Strip down scrap tools and strip down your repair costs.

During the past, many of the precision tools and gages that were used every day would be used until an engineer retired and then some. Not any more. Some tools are so cheap they're considered disposable and are treated accordingly.

This change in attitude is a matter of economics. It's cheaper to make many tools offshore rather than at home. The initial purchase cost is more important to many people than is the cost of owning the tool over a long period of time. Using a micrometer as a typical example, I know retired toolmakers and inspectors who still have the first micrometer they bought 40 or more years ago, and it still works fine. During the years they may have had to get it repaired once or twice, but repairs were cheaper than buying a new tool.

Throw-away tools may be cheaper to purchase initially, but they can be more expensive over the long term, because they will be replaced many times over someone's career at ever-increasing costs. Still, with today's tools, it's often cheaper to buy a new one than to fix an old one. Few importers, if any, carry parts for them.

If you're like me, and hate to throw good stuff away, here's how you can save money, aggravation and help the environment.

Many tools are sent for repair because a knob fell off, a screw is missing or a battery cover is in places unknown. Someone with simple tools can replace such items in 5 minutes and without graduate-level schooling. If the bits and pieces are on hand and they can be installed in 5 minutes or so, that's a viable option. The need for quick fixes like these tends to occur Friday nights on the last shift before a long weekend. If such a fix is possible, everyone is saved aggravation, and no costs are incurred writing up an order and shipping tools to an outside source.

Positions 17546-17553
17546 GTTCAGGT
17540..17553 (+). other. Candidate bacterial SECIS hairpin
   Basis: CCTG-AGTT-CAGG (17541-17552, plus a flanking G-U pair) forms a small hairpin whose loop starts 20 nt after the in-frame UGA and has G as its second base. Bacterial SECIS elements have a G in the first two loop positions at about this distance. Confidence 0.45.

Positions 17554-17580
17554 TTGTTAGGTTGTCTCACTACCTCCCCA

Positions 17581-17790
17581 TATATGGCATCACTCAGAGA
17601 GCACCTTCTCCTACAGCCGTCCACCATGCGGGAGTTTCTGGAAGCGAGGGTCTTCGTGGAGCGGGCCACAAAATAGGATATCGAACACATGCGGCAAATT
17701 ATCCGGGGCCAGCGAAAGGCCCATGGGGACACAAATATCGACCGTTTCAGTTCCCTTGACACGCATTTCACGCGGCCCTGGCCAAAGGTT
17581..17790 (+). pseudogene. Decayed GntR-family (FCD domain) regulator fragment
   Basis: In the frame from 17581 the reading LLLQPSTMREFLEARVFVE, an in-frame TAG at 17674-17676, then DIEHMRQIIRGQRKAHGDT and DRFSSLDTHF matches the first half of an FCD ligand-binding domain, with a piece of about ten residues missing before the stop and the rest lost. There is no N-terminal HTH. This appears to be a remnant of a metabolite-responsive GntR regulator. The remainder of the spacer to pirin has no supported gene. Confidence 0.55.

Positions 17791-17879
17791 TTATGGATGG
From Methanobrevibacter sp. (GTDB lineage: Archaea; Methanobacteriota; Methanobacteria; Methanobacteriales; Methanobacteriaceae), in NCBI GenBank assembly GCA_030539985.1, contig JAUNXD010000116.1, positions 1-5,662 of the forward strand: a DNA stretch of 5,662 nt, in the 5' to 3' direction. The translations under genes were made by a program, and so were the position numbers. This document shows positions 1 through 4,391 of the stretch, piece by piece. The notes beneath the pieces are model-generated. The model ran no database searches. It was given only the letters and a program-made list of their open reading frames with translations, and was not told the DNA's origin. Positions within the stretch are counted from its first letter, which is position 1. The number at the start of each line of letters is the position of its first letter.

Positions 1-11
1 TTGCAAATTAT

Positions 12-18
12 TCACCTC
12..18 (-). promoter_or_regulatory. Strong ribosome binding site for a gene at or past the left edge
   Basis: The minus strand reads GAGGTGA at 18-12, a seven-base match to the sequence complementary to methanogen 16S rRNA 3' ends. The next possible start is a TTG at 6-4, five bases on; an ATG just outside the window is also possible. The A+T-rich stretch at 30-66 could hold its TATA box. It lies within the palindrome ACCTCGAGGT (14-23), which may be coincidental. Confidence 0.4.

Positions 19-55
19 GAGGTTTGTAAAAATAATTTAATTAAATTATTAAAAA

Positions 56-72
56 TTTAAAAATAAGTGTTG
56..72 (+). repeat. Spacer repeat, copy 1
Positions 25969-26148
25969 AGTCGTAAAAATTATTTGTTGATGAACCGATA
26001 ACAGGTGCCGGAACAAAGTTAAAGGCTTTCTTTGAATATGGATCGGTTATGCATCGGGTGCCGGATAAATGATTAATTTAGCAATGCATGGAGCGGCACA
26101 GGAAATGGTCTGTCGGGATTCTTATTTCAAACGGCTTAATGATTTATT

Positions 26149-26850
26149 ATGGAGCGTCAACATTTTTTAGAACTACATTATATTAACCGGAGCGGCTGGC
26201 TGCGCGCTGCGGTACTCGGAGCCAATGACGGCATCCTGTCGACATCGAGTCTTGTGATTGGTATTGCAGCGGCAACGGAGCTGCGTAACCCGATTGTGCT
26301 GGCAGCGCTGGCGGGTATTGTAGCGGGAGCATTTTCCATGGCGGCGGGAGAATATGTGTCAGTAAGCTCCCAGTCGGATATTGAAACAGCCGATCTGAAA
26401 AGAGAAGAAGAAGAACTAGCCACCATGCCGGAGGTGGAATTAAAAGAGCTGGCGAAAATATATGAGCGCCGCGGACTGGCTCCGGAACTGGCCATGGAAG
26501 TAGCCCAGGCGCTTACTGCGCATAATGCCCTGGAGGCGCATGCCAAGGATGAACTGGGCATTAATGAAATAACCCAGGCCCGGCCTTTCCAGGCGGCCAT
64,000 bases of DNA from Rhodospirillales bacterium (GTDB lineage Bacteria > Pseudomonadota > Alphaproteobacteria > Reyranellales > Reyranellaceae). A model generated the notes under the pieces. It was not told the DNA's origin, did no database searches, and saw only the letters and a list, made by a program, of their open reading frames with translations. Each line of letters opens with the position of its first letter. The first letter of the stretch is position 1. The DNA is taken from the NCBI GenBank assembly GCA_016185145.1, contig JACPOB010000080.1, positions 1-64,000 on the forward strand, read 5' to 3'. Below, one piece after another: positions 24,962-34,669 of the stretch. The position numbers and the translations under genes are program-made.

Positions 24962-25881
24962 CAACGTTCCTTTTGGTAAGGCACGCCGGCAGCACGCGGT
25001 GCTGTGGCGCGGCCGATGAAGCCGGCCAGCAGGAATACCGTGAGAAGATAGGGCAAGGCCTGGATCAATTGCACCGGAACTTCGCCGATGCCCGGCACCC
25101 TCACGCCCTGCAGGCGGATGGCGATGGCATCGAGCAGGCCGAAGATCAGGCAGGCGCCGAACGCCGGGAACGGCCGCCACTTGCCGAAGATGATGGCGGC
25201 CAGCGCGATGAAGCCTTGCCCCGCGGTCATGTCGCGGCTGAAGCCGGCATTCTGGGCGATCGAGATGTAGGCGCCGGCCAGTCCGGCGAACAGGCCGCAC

The secret to success is having the parts on hand. And, the secret of having the replacement parts in the first place is the scrap bin.

Let's use a micrometer as an example. There's one that is calibrated but headed for the scrap heap. First, strip the micrometer before it gets tossed in the bin. Remember the 5-minute comment I made? If more than 5 minutes is spent stripping the micrometer for future use, too much is being saved. Don't save anything that has a direct affect on accuracy, such as a micrometer spindle. But, locking levers or rings, ratchet or friction stops, barrels, sleeves, insulating grips and battery covers are all fair game.

Avoid going off the deep end in scavenging by keeping too many parts. When cataloging scavenged parts becomes an option, too much is being saved. Most manufacturers have two or three brands of small tools they use. The makers of those tools use many common parts across all their products. Thus, a half dozen ratchet stops from Brand A micrometers will ensure that there are enough parts to service all, or most, of Brand A's small tools. Tool cases are worth keeping as long as there is the space to do so. Remove any calibration stickers that are on them. Keep in mind that the idea in this part-replacement scheme is not to stock a warehouse. Not many parts are needed-except for the battery covers, of course.

The parts need to be organized so that they can be easily found when needed. No software is needed. What you need are baggies! Plastic resealable baggies that can be written on. Write on the baggie, or include a note in it, that the baggie contains parts for Brand A micrometers, calipers, etc. Close the bag and keep it with the others in a box-that's all. The overriding consideration is to keep it simple, and to always keep an eye on the battery covers.